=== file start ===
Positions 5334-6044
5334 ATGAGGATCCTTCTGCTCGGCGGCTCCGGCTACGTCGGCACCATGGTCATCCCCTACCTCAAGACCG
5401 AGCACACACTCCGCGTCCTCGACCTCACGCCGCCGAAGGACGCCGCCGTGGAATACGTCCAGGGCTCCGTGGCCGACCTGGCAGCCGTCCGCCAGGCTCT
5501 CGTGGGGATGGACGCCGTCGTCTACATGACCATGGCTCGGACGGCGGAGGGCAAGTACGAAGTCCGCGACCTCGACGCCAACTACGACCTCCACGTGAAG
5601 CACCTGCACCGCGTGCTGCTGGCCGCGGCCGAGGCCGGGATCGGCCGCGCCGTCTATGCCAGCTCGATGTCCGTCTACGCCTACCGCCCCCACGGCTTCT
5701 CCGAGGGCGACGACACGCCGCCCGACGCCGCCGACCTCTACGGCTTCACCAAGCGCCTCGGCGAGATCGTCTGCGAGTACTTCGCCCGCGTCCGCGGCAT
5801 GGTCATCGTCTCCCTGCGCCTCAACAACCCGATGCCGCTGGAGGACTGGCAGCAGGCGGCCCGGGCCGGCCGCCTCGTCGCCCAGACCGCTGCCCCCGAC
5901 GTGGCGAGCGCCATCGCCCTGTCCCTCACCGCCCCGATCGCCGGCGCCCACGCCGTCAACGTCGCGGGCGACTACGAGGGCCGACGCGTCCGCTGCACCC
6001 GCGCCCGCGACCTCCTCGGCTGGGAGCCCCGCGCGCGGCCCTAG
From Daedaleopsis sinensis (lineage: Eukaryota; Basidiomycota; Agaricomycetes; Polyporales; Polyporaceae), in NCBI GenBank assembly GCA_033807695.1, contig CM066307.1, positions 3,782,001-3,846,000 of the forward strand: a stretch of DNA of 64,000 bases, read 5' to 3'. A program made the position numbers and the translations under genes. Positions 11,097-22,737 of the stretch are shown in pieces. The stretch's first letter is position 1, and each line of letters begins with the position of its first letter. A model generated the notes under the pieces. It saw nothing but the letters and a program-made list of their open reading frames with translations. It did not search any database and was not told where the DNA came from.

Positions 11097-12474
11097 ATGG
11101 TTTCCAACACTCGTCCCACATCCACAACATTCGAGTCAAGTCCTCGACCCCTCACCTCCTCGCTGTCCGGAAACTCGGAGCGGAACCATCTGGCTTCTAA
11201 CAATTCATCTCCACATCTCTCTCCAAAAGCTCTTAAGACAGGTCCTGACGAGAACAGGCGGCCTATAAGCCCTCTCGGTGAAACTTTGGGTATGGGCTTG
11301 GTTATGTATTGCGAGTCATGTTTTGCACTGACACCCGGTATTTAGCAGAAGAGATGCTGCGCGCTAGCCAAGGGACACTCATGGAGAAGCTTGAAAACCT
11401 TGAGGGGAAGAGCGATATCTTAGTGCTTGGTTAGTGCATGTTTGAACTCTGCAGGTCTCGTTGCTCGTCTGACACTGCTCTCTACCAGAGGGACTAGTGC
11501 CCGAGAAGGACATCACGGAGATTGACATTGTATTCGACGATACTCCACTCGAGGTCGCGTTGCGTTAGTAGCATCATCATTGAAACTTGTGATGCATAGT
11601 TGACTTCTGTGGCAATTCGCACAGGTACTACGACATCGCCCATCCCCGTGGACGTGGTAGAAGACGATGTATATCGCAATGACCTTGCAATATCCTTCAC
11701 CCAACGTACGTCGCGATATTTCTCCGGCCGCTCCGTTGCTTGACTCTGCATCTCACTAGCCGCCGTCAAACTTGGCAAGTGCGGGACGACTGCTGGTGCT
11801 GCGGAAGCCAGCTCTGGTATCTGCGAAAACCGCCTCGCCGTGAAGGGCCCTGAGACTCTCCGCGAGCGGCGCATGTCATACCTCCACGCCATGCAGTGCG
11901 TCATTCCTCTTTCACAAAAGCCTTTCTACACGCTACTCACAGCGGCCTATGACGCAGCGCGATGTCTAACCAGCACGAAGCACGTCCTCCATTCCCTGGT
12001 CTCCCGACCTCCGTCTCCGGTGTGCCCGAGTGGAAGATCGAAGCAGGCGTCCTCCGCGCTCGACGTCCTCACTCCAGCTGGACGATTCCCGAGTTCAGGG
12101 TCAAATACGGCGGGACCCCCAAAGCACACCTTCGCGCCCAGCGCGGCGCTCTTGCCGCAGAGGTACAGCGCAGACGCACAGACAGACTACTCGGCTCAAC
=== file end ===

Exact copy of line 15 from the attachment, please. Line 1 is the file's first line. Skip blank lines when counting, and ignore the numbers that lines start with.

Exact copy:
11301 GTTATGTATTGCGAGTCATGTTTTGCACTGACACCCGGTATTTAGCAGAAGAGATGCTGCGCGCTAGCCAAGGGACACTCATGGAGAAGCTTGAAAACCT